The national liberation movement during Japanese rule included both right-wing and left-wing efforts. The Korean Communist Party persisted despite severe repression because its activities were part of the broader national liberation movement.

Lecture 9: Should Japan’s “Logistics Base Development” Be Considered Economic Development?

Acknowledging Japan’s economic development achievements while oppressing another nation rationalizes imperialist aggression and should be viewed critically.

Lecture 15: The Efforts to Establish a Unified Nation-State in the Liberation Period

The efforts to establish a unified nation-state during the liberation period, despite failing, hold significant historical meaning. Understanding these efforts is crucial for the current aim of peaceful unification.

Lecture 16: The Establishment of Two Divided Governments

After the failure of efforts to establish a unified nation-state, two divided governments were established in the north and south. Both governments now aim for peaceful unification, recognizing each other’s existence.

Lecture 18: The Causes and Historical Significance of the Korean War

The Korean War was a war for unification rather than a mere invasion. It highlighted that unification through war was impossible due to the geopolitical location of Korea and the involvement of global powers.

Lecture 19: The Collapse of Syngman Rhee’s Dictatorial Regime

Syngman Rhee’s regime, based on anti-communism and supported by pro-Japanese collaborators, sought long-term rule through dictatorship, leading to its collapse through the April 19th Revolution.

Lecture 20: The Historical Significance of the April 19th Revolution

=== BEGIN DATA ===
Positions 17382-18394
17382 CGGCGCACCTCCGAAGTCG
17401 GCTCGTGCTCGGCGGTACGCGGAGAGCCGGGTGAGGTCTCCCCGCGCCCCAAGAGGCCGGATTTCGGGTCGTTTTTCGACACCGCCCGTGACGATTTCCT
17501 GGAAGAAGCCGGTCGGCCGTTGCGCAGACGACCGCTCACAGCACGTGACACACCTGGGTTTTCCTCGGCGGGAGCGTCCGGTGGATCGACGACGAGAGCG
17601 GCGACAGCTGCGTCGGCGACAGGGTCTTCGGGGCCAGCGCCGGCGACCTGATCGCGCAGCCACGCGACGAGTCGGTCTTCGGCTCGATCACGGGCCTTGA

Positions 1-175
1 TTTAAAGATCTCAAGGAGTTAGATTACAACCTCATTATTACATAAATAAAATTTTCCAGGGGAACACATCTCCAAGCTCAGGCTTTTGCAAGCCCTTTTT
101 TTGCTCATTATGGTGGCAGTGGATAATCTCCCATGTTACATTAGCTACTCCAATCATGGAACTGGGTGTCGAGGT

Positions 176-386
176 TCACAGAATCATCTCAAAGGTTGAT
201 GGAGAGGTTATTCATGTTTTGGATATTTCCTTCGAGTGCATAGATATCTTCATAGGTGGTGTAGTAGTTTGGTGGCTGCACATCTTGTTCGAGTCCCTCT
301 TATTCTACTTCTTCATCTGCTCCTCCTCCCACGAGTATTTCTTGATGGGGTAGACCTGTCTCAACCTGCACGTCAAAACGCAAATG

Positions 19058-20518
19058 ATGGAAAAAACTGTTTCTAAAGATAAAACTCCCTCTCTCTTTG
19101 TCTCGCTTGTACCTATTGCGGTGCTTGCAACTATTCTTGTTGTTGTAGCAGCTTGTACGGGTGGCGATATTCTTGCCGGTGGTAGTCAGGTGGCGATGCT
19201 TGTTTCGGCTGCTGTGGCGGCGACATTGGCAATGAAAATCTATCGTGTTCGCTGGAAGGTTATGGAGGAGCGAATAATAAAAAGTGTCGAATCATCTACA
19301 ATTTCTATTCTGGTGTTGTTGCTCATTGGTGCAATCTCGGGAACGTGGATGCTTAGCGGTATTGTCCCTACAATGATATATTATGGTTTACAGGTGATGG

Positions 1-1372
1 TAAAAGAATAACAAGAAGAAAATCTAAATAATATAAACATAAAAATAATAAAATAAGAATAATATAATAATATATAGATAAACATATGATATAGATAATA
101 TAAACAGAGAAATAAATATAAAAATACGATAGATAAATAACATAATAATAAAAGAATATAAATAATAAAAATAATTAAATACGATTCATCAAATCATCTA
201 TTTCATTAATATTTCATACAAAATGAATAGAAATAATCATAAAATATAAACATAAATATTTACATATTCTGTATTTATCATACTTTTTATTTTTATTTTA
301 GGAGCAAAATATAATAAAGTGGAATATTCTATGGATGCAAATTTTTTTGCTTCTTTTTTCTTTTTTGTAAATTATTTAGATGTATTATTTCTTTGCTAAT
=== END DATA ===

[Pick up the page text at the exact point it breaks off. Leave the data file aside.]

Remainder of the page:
The April 19th Revolution began as an anti-dictatorship movement and quickly turned into a movement for peaceful unification, continuing the efforts from the liberation period.

Lecture 21: The Success of the May 16th Military Coup

The success of the May 16th military coup was due to the collaboration of pro-Japanese military forces and U.S. acquiescence. The Park Chung-hee regime intensified dictatorship through the Yushin Constitution.

Lecture 23: Assessing Park Chung-hee’s Economic Development

Economic development during the Park Chung-hee regime was based on a chaebol-centered economic system, which hindered economic democracy. Economic achievements cannot be solely attributed to Park’s regime.

Lecture 24: The Rise of Chun Doo-hwan’s Military Regime

Chun Doo-hwan’s military regime emerged from the aftermath of the Park Chung-hee regime, facing resistance such as the Gwangju Uprising. The June Struggle of 1987 demonstrated the push against the extension of military dictatorship.

IV. Impressions

“20th Century Korean History” offers an objective and insightful perspective on modern Korean history. It corrects distorted historical education resulting from the divided state of Korea and emphasizes unification as a natural historical flow. It helps establish a correct historical perspective by considering social and political aspects alongside economic history.